Legislation on tackling the gender pay gap should come into force early next year.
It comes as a new campaign gets underway warning that from today until the end of the year, women are effectively working for free - because of the 14% gap in gender pay.
Labour Senator Ivana Bacik said her legislation requiring larger companies to publish the details of their pay, should make a difference:
"We have seen this model work in other countries, in Belgium for example," she said. "It is just being introduced in Britain this year and it has been introduced in Australia some years ago."
"We know that it works and it is a carrot approach because it requires employers to publish data but it also enables them to address a gender pay gap where it exists.
"I am glad the government has accepted the legislation and I am hopeful it will become law next year."
Dress for Success
The Dress for Success campaign has designated today as Ireland's Equal Pay Day to raise awareness of the issue.
Speaking at the launch of the campaign this morning, leading jewellery designer Chupi Sweetman warned that women often have to hide their age and relationship in job interviews:
"When women come in to interview my friends tell me they take off their wedding rings, they take off their engagement rings," she said.
"You don't want to be a woman in your 30s interviewing because all an employer is looking at is the chance you are going to get pregnant and leave."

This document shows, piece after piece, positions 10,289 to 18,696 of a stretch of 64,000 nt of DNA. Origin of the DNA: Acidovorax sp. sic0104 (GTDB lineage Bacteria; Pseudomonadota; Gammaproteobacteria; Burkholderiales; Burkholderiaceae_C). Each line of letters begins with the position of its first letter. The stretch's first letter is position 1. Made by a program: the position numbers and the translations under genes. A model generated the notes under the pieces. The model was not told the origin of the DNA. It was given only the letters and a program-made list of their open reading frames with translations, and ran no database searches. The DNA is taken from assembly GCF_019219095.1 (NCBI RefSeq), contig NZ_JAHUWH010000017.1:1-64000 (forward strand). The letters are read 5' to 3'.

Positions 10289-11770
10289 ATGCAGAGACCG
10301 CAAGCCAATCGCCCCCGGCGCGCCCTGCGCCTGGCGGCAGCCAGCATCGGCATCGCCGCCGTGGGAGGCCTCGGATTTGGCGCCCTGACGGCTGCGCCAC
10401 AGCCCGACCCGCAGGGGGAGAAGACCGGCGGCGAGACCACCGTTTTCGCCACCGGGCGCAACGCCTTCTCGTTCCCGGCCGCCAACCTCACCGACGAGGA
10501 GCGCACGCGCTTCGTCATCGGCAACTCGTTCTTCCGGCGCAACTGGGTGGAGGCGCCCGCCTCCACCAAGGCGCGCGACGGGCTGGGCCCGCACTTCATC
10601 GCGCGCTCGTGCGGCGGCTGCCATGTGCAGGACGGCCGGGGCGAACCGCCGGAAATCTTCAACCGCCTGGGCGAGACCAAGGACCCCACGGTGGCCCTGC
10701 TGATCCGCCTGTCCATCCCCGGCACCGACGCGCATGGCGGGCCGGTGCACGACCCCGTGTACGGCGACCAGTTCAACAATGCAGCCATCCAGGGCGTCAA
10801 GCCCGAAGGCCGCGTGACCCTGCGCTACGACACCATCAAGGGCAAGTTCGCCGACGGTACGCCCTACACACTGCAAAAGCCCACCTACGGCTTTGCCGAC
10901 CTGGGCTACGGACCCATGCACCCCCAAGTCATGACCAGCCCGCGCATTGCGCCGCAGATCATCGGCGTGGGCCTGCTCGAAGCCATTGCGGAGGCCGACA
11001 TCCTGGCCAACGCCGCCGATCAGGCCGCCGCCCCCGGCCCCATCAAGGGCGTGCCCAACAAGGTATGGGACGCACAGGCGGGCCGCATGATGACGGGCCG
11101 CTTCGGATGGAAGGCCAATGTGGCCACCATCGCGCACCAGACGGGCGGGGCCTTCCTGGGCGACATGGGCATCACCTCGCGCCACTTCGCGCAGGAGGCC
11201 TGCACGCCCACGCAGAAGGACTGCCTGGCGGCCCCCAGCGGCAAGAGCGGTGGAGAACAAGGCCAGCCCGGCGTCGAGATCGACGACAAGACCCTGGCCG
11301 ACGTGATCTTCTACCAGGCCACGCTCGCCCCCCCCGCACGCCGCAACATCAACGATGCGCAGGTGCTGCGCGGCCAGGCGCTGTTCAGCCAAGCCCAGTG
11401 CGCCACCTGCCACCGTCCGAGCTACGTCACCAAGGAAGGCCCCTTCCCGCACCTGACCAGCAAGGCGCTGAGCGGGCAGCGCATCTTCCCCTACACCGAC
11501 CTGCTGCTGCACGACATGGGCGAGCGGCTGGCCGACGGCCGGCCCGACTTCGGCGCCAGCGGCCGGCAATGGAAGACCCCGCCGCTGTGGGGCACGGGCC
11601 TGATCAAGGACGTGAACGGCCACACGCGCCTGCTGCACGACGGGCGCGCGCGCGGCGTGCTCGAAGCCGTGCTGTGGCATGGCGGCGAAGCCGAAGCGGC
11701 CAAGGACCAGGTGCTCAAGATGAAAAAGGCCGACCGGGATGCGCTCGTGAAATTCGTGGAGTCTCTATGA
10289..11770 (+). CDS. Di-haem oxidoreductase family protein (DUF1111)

The Dress for Success campaign aims to raise awareness of the issue while working with policymakers, employers and other key stakeholders to consider measures to ensure full workplace equality.
Ms Sweetman was speaking as the controversy continues surrounding interview questions posed by junior minister John Halligan to a woman in a department job interview.
Senator Bacik has insisted Deputy Halligan should resign after asking the woman if she was married and if she had children.
The Minister for Justice Charlie Flanagan has said he does not believe Deputy Halligan's conduct constitutes a "hanging offence."
Gender Pay Gap Information Bill
The Labour Party's Gender Pay Gap Information Bill passed Committee stage in the Seanad on October 25th.
If enacted, the bill would oblige larger companies to publish transparent gender pay data - highlighting any existing gender-based pay discrepancies.
The party has said the legislation has already received cross-party support.